In the case of digital animation, the transition was so seamless that most television audiences never noticed. Indeed, many casual observers never knew that some of their favorite shows had switched over to paperless animation techniques, or that Cintiq pads now functioned as the animator’s pencils. Popular fare such as SpongeBob SquarePants and The Simpsons stopped using cels in mid-stream. The last animated television show to exclusively soldier on in hand-drawn animation was Danny Antonucci’s Ed, Edd, and Eddy, but by 2004 the show switched to digital video as well. Paint has also gone the way of ink: color is done through the use of digital “fills”, and ancient inkpots now sit dessicated on dusty shelves. Toon Boom Harmony, Animo, and other power-puncher programs are the new tools of animation. Flash CS6 can now do anything that once required an entire animation staff at Warner Bros.
Describing the changes in 3D CGI animation on the small screen is worthy of a book in itself, and there are in fact several good ones available. While the transition from traditional TV animation to digital was subtle, the initial appearance of CGI animation on the small screen was revolutionary. The first acknowledged show using CGI, Insektors, made its debut in 1993-94. Its impact was minimal due to primitive animation, unappealing character designs, and a generally uninteresting storyline. ReBoot, which hit the screen in 1994-95, established CGI as the coming medium of small-screen animation.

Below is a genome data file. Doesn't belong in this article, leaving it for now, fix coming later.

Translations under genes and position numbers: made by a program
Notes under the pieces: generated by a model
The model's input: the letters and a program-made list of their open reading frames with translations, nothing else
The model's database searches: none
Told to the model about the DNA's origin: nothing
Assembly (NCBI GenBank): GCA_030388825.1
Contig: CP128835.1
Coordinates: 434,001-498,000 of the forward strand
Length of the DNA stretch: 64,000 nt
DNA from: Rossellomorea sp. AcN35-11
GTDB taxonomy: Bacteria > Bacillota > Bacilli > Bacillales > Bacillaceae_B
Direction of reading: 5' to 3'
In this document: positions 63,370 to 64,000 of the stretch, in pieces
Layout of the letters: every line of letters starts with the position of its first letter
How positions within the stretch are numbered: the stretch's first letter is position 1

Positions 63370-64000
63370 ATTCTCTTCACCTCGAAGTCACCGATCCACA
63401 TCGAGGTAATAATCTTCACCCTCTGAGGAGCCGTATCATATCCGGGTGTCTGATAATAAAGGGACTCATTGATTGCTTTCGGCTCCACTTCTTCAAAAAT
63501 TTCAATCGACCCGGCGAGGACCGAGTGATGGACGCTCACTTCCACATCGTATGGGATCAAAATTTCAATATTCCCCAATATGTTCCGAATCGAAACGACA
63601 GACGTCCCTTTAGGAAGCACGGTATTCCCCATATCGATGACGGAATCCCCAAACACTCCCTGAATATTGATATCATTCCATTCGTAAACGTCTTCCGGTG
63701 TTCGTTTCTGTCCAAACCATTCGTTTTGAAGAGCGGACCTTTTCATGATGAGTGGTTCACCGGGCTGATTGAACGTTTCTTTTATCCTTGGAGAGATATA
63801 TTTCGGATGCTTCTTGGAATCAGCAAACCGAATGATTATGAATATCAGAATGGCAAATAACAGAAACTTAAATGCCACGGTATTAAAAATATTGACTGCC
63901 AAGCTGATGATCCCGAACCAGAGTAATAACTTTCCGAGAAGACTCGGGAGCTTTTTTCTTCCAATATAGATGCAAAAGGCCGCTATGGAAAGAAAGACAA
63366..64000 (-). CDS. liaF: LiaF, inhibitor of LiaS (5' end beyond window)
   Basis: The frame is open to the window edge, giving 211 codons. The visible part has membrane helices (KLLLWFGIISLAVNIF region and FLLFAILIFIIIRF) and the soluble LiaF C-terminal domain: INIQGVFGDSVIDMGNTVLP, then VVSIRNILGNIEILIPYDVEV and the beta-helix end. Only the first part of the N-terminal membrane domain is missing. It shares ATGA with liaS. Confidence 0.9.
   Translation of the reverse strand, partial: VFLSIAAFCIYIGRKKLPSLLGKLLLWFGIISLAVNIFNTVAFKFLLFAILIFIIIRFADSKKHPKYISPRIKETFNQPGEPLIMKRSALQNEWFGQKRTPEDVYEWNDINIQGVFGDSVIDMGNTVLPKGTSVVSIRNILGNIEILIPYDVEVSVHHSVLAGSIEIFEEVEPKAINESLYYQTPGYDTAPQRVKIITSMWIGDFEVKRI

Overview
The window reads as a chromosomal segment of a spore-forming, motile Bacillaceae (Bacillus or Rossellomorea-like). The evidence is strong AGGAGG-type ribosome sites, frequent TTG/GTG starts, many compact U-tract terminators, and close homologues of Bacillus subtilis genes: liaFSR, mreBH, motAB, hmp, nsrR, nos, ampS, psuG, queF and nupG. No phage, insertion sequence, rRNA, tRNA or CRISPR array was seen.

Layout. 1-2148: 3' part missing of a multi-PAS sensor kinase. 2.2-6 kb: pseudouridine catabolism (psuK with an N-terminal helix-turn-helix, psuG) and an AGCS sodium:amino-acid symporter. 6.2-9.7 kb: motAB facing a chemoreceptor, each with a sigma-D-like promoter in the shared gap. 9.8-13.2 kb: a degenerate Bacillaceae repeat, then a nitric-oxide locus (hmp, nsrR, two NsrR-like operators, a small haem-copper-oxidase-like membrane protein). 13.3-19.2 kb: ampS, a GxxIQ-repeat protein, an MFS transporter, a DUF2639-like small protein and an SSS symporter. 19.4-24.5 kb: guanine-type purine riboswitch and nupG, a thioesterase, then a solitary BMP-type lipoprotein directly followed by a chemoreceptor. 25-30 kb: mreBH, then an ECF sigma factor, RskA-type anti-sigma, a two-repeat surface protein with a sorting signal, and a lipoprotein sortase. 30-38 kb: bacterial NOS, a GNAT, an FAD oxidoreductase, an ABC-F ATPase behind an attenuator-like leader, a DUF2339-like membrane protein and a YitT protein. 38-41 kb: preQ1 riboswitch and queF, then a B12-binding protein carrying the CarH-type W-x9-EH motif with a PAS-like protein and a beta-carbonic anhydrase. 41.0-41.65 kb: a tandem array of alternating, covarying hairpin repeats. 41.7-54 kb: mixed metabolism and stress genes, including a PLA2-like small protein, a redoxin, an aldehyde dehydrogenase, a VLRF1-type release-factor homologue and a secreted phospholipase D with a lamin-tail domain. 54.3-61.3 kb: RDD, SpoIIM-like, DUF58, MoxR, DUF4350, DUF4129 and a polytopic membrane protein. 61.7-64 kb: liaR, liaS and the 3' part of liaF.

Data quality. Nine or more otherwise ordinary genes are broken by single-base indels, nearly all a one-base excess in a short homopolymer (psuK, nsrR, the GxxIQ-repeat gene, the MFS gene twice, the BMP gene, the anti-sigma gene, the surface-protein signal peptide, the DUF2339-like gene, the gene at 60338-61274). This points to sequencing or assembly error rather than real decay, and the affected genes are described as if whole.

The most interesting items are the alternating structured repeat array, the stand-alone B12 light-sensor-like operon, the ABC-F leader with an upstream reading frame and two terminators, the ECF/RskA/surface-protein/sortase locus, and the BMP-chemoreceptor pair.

ReBoot featured human characters, a storyline tied to computers, and scripts that veered into heady adult themes. The animation was also more refined than that of Insektors; Vancouver’s Mainframe/Alliance Studio had a dedicated CGI team working with (then) cutting edge Silicon Graphics hardware in conjunction with the Softimage animation program. Creators Ian Pearson, John Grace, Gavin Blair and Phil Mitchell were already proficient, having worked on some of the nascent CGI videos shown on MTV.
From these beginnings – a mere twelve years ago – CGI animation proliferated on television. From the mightiest superhero adventures to the most unassuming preschool productions, CGI has assumed a major role in TV animation. Although
In 1997, maverick animation producer John Kricfalusi discovered that a program called Flash, developed by Macromedia, could produce passable animation. Flash-based cartoons were, of course, also uploadable to the Internet. Creators watched Kricfausi’s groundbreaking series The Goddamn George Liquor Program and realized that, with a few bucks, some skill, and a bit of creativity, they could bypass the network suits. Contracts, censorship, and corporate ownership of characters could be eliminated. Kricfalusi’s series was more than just the last laugh on Viacom, which had parted him from his popular creations Ren and Stimpy; it was the first shot in what turned out to be a full-scale revolution. Flash animation made the jump over to television when Showtime broadcast the Web series Whirlgirl on its premium cable channel. A simultaneous webcast was aired, and two worlds came together in the name of progress.